Mineral water

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A mineral water spring at Sabalan Mountain, Iran
Different sizes of mineral water at a supermarket
Heavy user may consider bulk purchasing to save money

Mineral water is water from a mineral spring that contains various minerals, such as salts and sulfur compounds. It is usually still, but may be sparkling (carbonated/effervescent).

Traditionally, mineral waters were used or consumed at their spring sources, often referred to as "taking the waters" or "taking the cure," at places such as spas, baths and wells.

Today, it is far more common for mineral water to be bottled at the source for distributed consumption. Travelling to the mineral water site for direct access to the water is now uncommon, and in many cases not possible because of exclusive commercial ownership rights. More than 4,000 brands of mineral water are commercially available worldwide.[1]

In many places the term "mineral water" is colloquially used to mean any bottled carbonated water or soda water, as opposed to tap water.


The more calcium and magnesium ions that are dissolved in water, the harder it is said to be; water with few dissolved calcium and magnesium ions is described as being soft.[2]

The U.S. Food and Drug Administration classifies mineral water as water containing at least 250 parts per million total dissolved solids (TDS), originating from a geologically and physically protected underground water source. No minerals may be added to this water.[3]

In the European Union, bottled water may be called mineral water when it is bottled at the source and has undergone no or minimal treatment.[4] Permitted is the removal of iron, manganese, sulfur and arsenic through decantation, filtration or treatment with ozone-enriched air, insofar as this treatment does not alter the composition of the water as regards to the essential constituents which give it its properties. No additions are permitted except for carbon dioxide, which may be added, removed or re-introduced by exclusively physical methods. No disinfection treatment is permitted, nor is the addition of any bacteriostatic agents.[citation needed]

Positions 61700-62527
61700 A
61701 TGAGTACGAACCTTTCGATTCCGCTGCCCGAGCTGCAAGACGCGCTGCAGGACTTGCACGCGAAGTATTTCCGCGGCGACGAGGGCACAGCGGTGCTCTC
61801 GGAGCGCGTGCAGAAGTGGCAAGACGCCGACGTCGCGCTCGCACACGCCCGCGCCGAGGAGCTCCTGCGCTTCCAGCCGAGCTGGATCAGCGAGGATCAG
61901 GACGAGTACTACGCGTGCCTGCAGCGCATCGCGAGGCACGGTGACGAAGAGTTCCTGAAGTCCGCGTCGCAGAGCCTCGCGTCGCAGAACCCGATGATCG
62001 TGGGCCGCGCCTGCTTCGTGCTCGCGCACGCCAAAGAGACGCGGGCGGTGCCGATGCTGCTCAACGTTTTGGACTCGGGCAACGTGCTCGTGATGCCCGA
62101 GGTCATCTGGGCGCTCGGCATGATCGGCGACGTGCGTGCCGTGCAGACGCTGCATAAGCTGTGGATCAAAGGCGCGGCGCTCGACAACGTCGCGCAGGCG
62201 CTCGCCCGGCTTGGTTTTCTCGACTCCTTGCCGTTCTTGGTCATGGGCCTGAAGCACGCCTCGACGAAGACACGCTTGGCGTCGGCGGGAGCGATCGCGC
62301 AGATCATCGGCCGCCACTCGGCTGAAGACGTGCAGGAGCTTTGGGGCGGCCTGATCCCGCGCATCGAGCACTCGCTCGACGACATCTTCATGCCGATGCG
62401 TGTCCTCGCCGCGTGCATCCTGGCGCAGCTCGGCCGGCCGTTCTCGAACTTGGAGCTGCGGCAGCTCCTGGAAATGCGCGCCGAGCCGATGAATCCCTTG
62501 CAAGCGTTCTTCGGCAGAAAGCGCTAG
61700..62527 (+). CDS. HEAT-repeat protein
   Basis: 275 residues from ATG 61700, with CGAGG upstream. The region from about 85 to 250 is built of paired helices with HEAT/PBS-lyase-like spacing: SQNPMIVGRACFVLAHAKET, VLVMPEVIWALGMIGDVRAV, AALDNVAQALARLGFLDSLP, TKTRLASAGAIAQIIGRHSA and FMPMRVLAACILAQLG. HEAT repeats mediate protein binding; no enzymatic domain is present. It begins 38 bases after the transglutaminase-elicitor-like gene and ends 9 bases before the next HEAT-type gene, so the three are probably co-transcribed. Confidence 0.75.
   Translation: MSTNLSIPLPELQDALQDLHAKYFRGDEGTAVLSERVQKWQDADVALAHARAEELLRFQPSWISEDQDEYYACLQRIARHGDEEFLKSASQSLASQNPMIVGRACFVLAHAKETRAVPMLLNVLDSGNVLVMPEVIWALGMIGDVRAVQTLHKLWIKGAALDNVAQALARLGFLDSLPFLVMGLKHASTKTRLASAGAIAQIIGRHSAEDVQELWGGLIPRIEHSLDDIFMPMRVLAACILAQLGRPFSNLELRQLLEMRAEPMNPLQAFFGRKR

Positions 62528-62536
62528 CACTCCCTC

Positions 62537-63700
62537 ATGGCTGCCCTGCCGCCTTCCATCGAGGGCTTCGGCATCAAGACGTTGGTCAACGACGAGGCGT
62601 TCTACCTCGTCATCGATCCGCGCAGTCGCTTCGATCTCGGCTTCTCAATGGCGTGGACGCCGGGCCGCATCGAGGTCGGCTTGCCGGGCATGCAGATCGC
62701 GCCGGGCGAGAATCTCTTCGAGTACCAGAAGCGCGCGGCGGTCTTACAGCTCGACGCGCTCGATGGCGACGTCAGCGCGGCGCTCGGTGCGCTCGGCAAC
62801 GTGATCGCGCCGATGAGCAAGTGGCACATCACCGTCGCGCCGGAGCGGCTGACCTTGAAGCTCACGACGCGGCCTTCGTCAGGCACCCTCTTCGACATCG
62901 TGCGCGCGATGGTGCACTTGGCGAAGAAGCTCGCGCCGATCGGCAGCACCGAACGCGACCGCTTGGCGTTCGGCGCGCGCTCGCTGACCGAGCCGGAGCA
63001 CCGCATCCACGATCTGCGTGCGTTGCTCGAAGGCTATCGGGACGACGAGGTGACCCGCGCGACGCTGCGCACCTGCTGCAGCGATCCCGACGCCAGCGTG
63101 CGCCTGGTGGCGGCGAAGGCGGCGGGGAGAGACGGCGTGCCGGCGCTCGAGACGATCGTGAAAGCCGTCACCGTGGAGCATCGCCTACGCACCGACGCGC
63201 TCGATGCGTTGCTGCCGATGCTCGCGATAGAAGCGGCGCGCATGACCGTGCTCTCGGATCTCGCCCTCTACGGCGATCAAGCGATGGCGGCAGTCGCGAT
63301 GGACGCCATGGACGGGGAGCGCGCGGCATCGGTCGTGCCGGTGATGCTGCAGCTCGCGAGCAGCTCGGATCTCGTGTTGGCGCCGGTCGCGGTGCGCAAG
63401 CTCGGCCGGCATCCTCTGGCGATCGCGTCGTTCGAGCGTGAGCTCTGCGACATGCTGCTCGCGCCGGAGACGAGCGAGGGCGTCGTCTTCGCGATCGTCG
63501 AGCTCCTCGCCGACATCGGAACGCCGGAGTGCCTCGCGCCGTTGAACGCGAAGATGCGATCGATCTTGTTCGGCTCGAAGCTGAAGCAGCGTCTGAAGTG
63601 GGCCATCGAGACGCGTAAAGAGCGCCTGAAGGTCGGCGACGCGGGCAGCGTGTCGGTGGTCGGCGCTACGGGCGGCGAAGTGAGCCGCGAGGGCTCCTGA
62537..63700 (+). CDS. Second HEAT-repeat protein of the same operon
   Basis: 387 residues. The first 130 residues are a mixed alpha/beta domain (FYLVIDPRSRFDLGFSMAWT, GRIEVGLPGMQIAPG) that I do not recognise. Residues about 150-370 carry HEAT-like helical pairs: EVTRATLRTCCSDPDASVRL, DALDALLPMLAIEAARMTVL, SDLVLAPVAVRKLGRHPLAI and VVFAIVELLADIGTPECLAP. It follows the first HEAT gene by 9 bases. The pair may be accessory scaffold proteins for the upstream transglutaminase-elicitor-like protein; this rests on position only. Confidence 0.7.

Health impact[edit]

A review by the World Health Organization found slightly reduced cardiovascular disease mortality from consuming harder water with higher mineral amounts, with magnesium and possibly calcium being the most likely contributors.[5]

However, mineral amounts vary greatly among different brands of mineral water, and tap water can contain similar or greater amounts of minerals. One study found that the median mineral content of North American mineral waters was lower than for tap water, though values varied widely among both groups.[6] Additionally, other dietary sources of minerals are available and may be more cost effective and less environmentally impactful than bottled mineral water.

See also[edit]


  1. ^ Mineral Waters of the World
  2. ^ "Hard Water". USGS. 8 April 2014. Retrieved 16 May 2015.
  3. ^ "CFR - Code of Federal Regulations Title 21". www.accessdata.fda.gov. Retrieved 4 December 2020.
  4. ^ EU Directive 2009/54/EC
  5. ^ "Nutrients in Drinking Water". World Health Organization. Retrieved 9 May 2024.
  6. ^ Azoulay A, Garzon P, Eisenberg MJ (March 2001). "Comparison of the Mineral Content of Tap Water and Bottled Waters". Journal of General Internal Medicine. 16 (3): 168–175. doi:10.1111/j.1525-1497.2001.04189.x. PMC 1495189. PMID 11318912.


Kozisek, Frantisek; Rosborg, Ingegerd, eds. (2020). Drinking Water Minerals and Mineral Balance Importance, Health Significance, Safety Precautions. Springer International Publishing. ISBN 9783030180348.


External links[edit]